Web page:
'clearance'. The basic idea of a simple, small, fighter was brilliant,
said Alan. For example, all three undercarriage doors were used as air
brakes and the inboard ailerons also functioned as flaps. However,
extension of the undercarriage or flaps gave a strong nose-down pitch
so full up elevator had to be held on selection. On take-off when
retracting the undercarriage the opposite occurred; a strong nose-up
pitch. Air Commodore Clouston, the Commandant at the time, was caught
out and took off into a spectacular vertical climb. Alan
Gnat Fighter the worst he had ever flown. However, in the later Gnat
Trainer, problems were solved.
The A&AEE were also asked to
give a deliberate spinning clearance to the RAF's new advanced trainer,
the Hunter TMk7. At Boscombe some five hundred spins were made from
40,000 ft. It was found that the aircraft would not recover with
out-spin aileron applied; stick central or in-spin aileron was
essential. Work was also done on the cockpit layout, the blind flying
panel being moved from the centre to the left, the student's station
making it similar to the Hunter F Mks. Alan carried out a night
lighting assessment flying from Dunsfold. He took off in twilight but
by the time he had to land it was dark so he asked Air Traffic Control
to switch on the runway lights. The reply was that they had six
'goose-necks' (a kind of crude paraffin lamp) so where did he want them?
Hot weather trials in the two seater at Bahrain involved low
runs at max. continuous thrust, cold soaks at 40,000 ft and -70 degrees
centigrade and supersonic dives whose sonic booms caused a visiting
Bill Bedford to complain - house had been targeted.
Hunter had all the excrescences: gun gas deflectors, 'Sabrinas' to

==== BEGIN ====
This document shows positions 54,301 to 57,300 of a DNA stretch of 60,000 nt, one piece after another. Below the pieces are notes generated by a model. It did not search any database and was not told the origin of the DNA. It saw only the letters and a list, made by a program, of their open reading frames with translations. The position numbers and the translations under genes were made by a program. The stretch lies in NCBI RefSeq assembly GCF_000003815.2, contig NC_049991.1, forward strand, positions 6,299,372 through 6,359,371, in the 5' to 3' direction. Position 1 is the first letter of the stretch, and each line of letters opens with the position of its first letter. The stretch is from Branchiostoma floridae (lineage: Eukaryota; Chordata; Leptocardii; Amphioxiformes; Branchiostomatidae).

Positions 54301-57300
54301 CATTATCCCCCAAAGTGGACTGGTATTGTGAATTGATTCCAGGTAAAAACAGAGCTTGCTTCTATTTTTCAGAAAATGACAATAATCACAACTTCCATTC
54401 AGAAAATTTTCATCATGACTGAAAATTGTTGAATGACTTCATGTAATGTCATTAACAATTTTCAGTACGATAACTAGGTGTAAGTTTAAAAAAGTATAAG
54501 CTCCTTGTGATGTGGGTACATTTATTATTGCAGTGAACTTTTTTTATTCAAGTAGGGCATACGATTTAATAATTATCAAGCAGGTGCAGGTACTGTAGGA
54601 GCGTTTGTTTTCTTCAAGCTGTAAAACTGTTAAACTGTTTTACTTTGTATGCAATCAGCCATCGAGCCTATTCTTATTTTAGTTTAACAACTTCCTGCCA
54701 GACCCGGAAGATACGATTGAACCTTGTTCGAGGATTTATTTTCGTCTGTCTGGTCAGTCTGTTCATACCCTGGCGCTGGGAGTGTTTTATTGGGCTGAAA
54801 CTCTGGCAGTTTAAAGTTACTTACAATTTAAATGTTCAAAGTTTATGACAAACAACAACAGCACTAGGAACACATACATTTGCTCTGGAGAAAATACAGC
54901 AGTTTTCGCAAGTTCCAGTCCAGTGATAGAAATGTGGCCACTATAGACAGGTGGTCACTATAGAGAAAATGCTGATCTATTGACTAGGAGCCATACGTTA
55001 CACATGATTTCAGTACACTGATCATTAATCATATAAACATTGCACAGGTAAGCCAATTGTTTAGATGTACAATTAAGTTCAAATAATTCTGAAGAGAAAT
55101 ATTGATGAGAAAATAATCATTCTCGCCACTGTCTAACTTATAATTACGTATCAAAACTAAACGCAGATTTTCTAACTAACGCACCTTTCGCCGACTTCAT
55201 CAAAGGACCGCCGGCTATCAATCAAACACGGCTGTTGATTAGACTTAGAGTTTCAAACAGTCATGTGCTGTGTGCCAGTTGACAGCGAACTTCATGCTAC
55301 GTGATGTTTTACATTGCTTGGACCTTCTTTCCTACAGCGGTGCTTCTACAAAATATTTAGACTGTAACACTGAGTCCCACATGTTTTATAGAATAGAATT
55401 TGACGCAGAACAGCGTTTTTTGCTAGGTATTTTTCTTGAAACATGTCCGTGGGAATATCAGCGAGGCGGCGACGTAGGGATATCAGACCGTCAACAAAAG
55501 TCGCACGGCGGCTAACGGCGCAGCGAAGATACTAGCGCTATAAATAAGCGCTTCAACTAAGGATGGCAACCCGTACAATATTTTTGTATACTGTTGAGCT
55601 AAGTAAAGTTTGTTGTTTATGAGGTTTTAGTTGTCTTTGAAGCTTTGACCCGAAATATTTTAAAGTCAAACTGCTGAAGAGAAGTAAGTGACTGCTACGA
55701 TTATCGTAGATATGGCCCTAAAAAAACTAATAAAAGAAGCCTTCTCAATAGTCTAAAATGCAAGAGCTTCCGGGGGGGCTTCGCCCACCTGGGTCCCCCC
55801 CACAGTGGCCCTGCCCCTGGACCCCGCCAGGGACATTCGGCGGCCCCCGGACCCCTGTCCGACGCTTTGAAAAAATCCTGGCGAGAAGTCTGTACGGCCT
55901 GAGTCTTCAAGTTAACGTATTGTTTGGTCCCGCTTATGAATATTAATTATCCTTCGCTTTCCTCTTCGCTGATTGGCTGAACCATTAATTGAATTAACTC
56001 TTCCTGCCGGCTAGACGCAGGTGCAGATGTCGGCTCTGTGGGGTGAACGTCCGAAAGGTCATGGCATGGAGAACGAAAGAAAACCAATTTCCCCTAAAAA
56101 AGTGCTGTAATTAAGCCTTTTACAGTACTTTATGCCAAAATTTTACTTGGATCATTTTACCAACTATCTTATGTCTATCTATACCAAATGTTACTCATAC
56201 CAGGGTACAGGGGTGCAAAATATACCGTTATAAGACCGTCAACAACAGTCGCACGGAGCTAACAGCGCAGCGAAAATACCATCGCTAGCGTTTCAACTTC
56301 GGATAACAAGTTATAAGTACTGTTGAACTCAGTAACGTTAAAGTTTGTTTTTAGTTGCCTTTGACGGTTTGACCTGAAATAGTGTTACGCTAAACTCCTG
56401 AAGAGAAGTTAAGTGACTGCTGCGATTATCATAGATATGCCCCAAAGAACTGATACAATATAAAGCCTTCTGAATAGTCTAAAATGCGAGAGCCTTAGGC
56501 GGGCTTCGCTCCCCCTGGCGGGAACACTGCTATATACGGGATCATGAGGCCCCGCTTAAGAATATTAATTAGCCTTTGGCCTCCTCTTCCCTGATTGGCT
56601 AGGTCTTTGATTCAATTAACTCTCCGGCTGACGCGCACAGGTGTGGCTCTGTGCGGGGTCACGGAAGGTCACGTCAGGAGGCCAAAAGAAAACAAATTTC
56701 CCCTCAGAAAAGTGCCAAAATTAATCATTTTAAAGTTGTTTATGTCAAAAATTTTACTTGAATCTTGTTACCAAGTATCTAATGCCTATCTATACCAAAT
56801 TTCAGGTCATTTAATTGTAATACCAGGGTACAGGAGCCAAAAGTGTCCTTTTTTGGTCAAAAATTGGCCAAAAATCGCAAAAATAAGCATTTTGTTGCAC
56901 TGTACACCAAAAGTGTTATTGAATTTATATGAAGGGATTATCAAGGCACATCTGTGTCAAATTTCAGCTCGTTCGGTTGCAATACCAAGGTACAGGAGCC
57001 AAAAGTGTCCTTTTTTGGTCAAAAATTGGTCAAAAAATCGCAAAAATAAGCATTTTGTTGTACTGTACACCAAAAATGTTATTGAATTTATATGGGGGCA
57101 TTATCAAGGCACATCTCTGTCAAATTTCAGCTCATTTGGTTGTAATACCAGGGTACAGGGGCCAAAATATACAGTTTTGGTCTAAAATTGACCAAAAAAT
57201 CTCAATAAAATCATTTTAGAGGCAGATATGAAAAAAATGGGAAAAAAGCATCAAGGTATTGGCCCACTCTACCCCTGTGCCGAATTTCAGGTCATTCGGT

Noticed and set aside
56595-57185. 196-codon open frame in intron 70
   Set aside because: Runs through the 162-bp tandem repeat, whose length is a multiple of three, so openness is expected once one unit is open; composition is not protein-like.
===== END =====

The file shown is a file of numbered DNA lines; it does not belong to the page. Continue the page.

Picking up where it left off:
collect the ammo links, chutes for dumping the shell cases etc but the
performance was still good. The FRMk10 had nose cameras and
replace the Swift FRMk5, in RAF Germany, which had very nice aileron
controls. The Hunter had more sensitive ailerons and it was thought
that this might give problems of camera steadiness. Consequently a gear
change mechanism was introduced but in service the original high gear
was used habitually.
second tour with the A&AEE Alan
flew Harriers including a Preview on XV276 at Dunsfold and CA Release
trials on XV277 at Boscombe Down. Other test pilots were Hugh Rigg,
Graham Williams and Tom Lecky-Thomson. Trials included weapon carriage
and release, SNEB rocket firing intervalometer tests and engine
relighting at up to 40,000 ft at stalling incidence.
came Alan's way when he was the A&AEE Commandant. It flew well
reliably although there was a problem at high altitude. The CFS
syllabus required demonstrations of stalling and recovery at 40,000 ft!
At this altitude with flaps down at the stall the tailplane was
ineffective and the aircraft dived until the flaps were retracted. The
cause was found to be strong downwash from the flaps and Kingston's
cure was to cut away the outboard section of the slotted flap vane.
When it came time to retire Alan chose a Hunter TMk7 for his
flight, a fine tribute to 'Hawkers'. Of his career Alan said that he
had "enjoyed every minute of it."
After a lively questions and answers session the vote of
thanks was given by Duncan Simpson.